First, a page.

5:09 PM: A cool graphic via Mashable.com.
5:02 PM: To find out more about Romney's tax plan, click here:
4:46 PM: Senator Rob Portman (R-OH) just arrived at the Media Center. According to Buzzfeed's Zeke Miller:
Where the VIPs sit.
4:11 PM: Senator John Kerry has been the stand-in for Governor Romney during the President's practice debate sessions. On the surface, Kerry seems to be a perfect substitute for the Governor (Massachussetts ties, accused of flip-flopping and being out of touch with Americans because of their bank accounts), but The Washington Post's Ed Rogers makes a compelling case for firing the Senator from the job:
"When you think of Romney on stage — being happy, enthusiastic, endearingly wonky and candid to a fault — who comes to mind? NOT John Kerry. The senator is a serious, knowledgeable guy who participated in some debates eight years against an incumbent president, where he held his own but came up short. That doesn't qualify you as someone who can channel Mitt Romney's good nature and energy. In fact, I can't think of a more ill-suited person for the task."
3:38 PM: The hashtag #hofdebate is slowly catching on...
3:26 PM: Debate Flashback:
“The fact of the matter is, is that if I occasionally mistaken your policies for George Bush’s policies, it’s because on the core economic issues that matter to the American people…you have been a vigorous supporter of President Bush.”
-Then-Senator Barack Obama to Senator John McCain, Hofstra University, October 15, 2008
2:50 PM: Why do Mitt Romney's poll numbers continue to rise?
According to CNN, it is due in part to "right wing leaners," undecided voters who weren't quite ready to jump on the Romney bandwagon until recently. The article quotes conservative commentator Rich Galen, who says "the rise in Romney's favorability numbers was due partly to support from right-leaning voters who don't like Obama but weren't yet sold on the Republican until the first debate."
2:37 PM: For those of you watching at home wondering if Mitt Romney's tax numbers add up or if his statements on the Affordable Care Act are accurate, Obama for America will be on guard for debate half-truths all night. Members of the Obama camp will be fact-checking and responding to Romeny's statements in real time using the Twitter handle @OFAdebates. You can also check www.barackobama.com/OFAdebates to check the campaign's official responses during the matchup.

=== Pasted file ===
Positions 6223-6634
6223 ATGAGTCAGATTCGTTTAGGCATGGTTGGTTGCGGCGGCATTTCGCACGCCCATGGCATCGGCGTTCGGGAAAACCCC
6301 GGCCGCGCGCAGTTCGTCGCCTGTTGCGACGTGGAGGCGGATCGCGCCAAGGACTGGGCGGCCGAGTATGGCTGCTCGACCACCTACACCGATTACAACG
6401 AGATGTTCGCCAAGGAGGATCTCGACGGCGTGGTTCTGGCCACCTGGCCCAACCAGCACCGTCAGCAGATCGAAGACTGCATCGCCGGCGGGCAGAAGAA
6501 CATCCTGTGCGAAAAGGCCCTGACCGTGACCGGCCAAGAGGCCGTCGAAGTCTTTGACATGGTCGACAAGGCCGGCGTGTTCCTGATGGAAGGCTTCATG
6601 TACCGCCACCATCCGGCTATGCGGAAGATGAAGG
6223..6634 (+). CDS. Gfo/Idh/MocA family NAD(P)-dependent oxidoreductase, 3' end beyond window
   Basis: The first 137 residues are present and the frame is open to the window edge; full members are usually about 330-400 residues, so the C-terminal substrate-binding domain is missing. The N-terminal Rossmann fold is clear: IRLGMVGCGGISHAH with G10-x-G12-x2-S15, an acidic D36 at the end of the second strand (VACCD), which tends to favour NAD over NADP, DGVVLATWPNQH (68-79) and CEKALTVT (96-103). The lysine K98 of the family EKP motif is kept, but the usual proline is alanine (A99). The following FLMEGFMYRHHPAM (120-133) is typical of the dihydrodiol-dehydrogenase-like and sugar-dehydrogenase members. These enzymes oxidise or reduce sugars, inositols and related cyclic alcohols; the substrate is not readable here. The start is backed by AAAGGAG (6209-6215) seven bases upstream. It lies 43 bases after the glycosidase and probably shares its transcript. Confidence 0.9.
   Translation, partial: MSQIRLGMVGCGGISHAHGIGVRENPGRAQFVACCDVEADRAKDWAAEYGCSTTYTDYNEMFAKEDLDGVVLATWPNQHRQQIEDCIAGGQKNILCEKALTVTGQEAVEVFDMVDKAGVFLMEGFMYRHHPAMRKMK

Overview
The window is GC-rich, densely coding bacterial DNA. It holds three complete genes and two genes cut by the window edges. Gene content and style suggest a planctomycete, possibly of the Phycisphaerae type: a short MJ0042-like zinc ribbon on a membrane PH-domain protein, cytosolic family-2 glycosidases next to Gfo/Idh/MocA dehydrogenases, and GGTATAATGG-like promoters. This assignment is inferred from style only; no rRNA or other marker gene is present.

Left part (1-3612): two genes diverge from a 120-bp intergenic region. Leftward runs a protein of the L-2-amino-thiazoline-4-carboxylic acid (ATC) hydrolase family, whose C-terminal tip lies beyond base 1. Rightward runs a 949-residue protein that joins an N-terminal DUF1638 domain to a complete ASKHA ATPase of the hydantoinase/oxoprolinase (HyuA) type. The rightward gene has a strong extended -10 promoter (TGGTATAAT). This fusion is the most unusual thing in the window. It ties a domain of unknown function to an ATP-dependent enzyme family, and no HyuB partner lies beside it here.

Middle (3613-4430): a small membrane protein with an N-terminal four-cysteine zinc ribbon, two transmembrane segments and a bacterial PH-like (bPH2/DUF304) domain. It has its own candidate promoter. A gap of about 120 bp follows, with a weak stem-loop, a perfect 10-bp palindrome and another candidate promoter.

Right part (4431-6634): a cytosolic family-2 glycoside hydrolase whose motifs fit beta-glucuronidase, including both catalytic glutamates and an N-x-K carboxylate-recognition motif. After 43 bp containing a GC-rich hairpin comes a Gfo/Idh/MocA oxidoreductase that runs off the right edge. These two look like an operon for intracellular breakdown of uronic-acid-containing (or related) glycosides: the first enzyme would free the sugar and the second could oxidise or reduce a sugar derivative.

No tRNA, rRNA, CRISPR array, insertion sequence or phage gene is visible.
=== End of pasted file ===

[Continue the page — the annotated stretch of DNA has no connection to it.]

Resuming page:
2:15 PM: CBS New York has published a list of the best bars and restaurants to watch the debate in the City, among them Library Bar at the World Hotel, Rusty Knot, and Piquant. No matter where you watch, consider incorporating their specials into your own debate-watching party:
Library Bar has specialty drinks that include ‘The Tea Partier’ (made with rum, agave nectar, grapefruit bitters and lemon juice), ‘The Donkey’ (vodka, ginger beer and fresh ginger), and the ‘Mint Romney’ (Woodford Reserve bourbon, maple syrup, lime juice and soda) SideBAR will be offering out $5.00 “Rum-ney” shots for Romney fans The Village Pourhouse has $5.00 “Barack O-Bombs” for the President’s supporters
2:05 PM: In breaking political news, President Obama has received an endorsement from childhood star Honey Boo Boo. According to Politico, this backing was announced on the set of Jimmy Kimmel Live; when the seven year old was asked to pick her candidate, she said “Barack Obama.”
1:21 PM: Writing from Hofstra's Media Center, where there is already great pre-debate energy. Maybe it's the dancers performing "Gagnam Style" outside of the student center, or the clusters of undergraduates holding signs for their candidates, but it's safe to say this university is amped to be hosting the debate. You may ask, what does it take to orchestrate an event of this magnitude? Here are some Hofstra-provided numbers:
200,000 feet of data/voice/television cabling 10,000 commemorative pins 1,300 phones 1,300 debate 2012 signs 350 student volunteers 100 televisions 14.5 miles of electric power cable
America, fasten your seatbelts. Tonight is debate night in America, and with three weeks left until the general election, the country should brace itself for nothing short of a showdown. Both Romney and Obama feel the race narrowing; according to polling whiz Nate Silver’s FiveThirtyEight blog, “Mr. Obama’s chances of winning the Electoral College are now 66.0 percent”, down 8.8 points from October 8. With the President losing momentum with Hispanic and women voters, it’s clear that a solid debate performance could tip the race in either candidate’s favor.
President Obama has publicly acknowledged and assumed responsibility for his less-than-electrifying debate showing earlier this month. “Governor Romney had a good night. I had a bad night,” the President said in a post-debate interview with ABC News’ Diane Sawyer. Don’t expect a repeat performance; the President simply can’t afford it. Tonight, his objective will be to prove to the nation he wants another four years as Commander-in-Chief by firing up the base and appealing to voters still on the fence.
Romney will also be wooing undecided voters; those watching the debate will be sure to hear his well-rehearsed talking points, all of them highlighting the President’s failures over this term. Because Obama will likely be switching up his strategy by throwing in “zingers” (i.e: a line or two on the 47 percent of Americans who don’t pay income taxes), Romeny may find himself more on the defensive this go-around.
We’ll be live-blogging from Hofstra University, the debate site and epicenter of the political universe for the night, so be sure to follow along as you watch from home. Below are the debate basics:
Topic: Town meeting format including foreign and domestic policy
Air Time: 9:00-10:30 p.m. Eastern Time
Location: Hofstra University in Hempstead, New York
Sponsor: Commission on Presidential Debates
Moderator: Candy Crowley (CNN Chief Political Correspondent)